It’s not the longest or toughest event on the British Long Distance Swimming Association’s calendar but it’s probably the maddest and certainly (and somewhat bizarrely) one of the most popular.
The Champion of Champions is a 9-mile swim in Dover Harbour broken into three separate races of 5, 3 and 1 miles, all swum on the same day on a triangular half-mile circuit. The winner is the person with the lowest cumulative time.
In the women’s race this year, Chloë McCardel, who last year completed a record-breaking 126km swim in the Bahamas, cruised to victory with almost a 20-minute margin. Her total time of 3:45:30 was enough to put her comfortably in second place overall. In second place (and fifth overall) was Nikki Fraser, who at 22 years old already has an English Channel and two-way Windermere swim to her name. Twenty women completed the event with 56-year old Kathleen Long bringing up the rear after an impressive total of six hours and 50 minutes in the 14 degree water. 62-year old Val Greenwood completed both the 5-mile and 3-mile swims but didn’t start the final mile.
In the men’s race, 39-year old Oliver Wilkinson lapped the entire field (with the exception of McCardel) in the 5-mile swim. The former Manhattan Island Marathon Swimming champion eventually secured overall victory by more than 30 minutes. Meanwhile, Brian Allen moved from tenth place after the 5-mile swim to second, overcoming an eight minute deficit in the 3-mile and 1-mile swims.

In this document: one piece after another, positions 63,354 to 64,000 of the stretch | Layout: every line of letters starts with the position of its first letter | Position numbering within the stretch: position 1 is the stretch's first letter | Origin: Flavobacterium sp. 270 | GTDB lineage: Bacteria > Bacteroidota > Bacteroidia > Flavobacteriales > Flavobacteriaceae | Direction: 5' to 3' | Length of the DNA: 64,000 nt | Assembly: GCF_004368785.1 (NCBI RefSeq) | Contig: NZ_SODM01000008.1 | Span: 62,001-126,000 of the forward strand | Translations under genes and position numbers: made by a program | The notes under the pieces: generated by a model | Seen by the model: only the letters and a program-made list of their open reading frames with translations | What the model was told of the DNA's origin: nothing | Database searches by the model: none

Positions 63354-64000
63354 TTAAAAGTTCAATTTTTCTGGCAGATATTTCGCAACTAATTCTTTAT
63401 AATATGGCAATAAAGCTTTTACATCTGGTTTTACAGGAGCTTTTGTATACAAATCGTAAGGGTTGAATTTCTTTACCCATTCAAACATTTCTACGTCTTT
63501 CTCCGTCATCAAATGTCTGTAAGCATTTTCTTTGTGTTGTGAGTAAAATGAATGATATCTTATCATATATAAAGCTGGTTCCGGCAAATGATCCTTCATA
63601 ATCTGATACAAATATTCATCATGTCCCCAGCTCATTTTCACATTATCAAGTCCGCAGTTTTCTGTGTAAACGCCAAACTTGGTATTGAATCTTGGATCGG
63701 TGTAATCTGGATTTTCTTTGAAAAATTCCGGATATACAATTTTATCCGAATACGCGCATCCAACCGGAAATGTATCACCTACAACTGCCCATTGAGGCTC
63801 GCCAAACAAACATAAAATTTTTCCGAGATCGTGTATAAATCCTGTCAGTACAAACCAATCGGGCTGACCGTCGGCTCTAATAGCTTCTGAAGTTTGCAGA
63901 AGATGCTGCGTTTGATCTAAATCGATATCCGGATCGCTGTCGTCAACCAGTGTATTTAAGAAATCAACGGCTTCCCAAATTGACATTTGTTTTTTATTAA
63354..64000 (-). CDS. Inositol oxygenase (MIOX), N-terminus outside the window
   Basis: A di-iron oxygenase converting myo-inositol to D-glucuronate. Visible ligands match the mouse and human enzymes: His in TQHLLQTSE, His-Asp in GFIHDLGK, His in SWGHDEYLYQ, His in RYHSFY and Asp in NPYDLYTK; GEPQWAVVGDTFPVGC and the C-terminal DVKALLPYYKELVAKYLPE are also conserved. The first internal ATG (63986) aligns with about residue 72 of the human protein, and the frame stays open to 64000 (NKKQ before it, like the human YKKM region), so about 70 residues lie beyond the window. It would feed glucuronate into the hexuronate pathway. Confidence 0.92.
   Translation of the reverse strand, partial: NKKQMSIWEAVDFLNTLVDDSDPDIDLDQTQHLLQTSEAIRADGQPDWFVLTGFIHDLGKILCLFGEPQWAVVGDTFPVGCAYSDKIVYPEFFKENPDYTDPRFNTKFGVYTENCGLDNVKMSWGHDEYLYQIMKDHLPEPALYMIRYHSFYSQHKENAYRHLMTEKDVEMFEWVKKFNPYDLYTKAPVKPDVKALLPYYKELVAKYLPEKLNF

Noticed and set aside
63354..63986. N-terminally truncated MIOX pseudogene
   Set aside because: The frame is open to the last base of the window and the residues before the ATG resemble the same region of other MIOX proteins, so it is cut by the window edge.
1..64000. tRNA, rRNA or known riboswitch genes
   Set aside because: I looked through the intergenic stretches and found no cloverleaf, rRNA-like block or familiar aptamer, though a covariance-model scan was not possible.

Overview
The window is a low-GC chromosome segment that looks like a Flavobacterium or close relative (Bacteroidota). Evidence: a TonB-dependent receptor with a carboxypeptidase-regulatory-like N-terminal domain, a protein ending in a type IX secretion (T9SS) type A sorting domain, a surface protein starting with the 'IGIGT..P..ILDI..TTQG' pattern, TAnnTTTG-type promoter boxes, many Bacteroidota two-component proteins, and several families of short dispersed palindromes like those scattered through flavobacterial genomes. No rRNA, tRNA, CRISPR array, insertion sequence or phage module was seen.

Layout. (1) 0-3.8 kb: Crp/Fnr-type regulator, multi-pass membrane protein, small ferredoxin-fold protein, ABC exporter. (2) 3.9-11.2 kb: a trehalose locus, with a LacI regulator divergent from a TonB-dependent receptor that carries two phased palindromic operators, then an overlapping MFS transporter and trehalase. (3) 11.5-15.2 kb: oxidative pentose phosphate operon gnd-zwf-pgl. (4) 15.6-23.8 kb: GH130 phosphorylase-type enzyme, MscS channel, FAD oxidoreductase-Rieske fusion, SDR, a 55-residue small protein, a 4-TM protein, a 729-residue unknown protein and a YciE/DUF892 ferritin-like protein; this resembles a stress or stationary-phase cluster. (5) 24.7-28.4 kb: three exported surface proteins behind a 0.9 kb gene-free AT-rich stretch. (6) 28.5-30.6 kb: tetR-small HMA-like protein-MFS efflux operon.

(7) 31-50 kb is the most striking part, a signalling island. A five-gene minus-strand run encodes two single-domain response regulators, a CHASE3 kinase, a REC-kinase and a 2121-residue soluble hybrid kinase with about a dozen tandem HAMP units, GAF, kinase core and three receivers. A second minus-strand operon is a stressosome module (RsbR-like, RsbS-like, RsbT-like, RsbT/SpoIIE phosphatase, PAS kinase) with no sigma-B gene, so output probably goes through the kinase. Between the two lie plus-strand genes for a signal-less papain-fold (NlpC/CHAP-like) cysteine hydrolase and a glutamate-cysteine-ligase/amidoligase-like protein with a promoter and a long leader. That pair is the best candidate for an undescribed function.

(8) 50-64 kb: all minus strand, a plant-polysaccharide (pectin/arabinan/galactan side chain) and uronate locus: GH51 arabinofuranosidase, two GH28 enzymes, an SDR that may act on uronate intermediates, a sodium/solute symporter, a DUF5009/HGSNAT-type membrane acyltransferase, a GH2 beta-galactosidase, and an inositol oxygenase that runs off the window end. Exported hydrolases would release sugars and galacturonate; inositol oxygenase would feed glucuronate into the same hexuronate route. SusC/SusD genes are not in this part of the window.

Special mention should be made of the two breaststroke swimmers, James Boucher (54, 5:58:04) and Philip Yorke (43, 6:59:06). The latter had barely any time between swims to rest or recover but seemed totally unaffected by the cold.
The youngest swimmers of the day were James and Pedro Irvine, both 13, who are currently training for an English Channel relay. They took part in the final 1-mile race alongside 14-year old Taine Carrick who was the only person of the day to challenge Wilkinson. His 23:41 for the mile was just six seconds behind the overall winner, who he pushed all the way to the line. At the other end of the age scale, multiple English Channel swimmer and president of the Channel Swimming Association, 74-year old Mike Read, completed the 5-mile swim in 3:21:38 before retiring from the competition.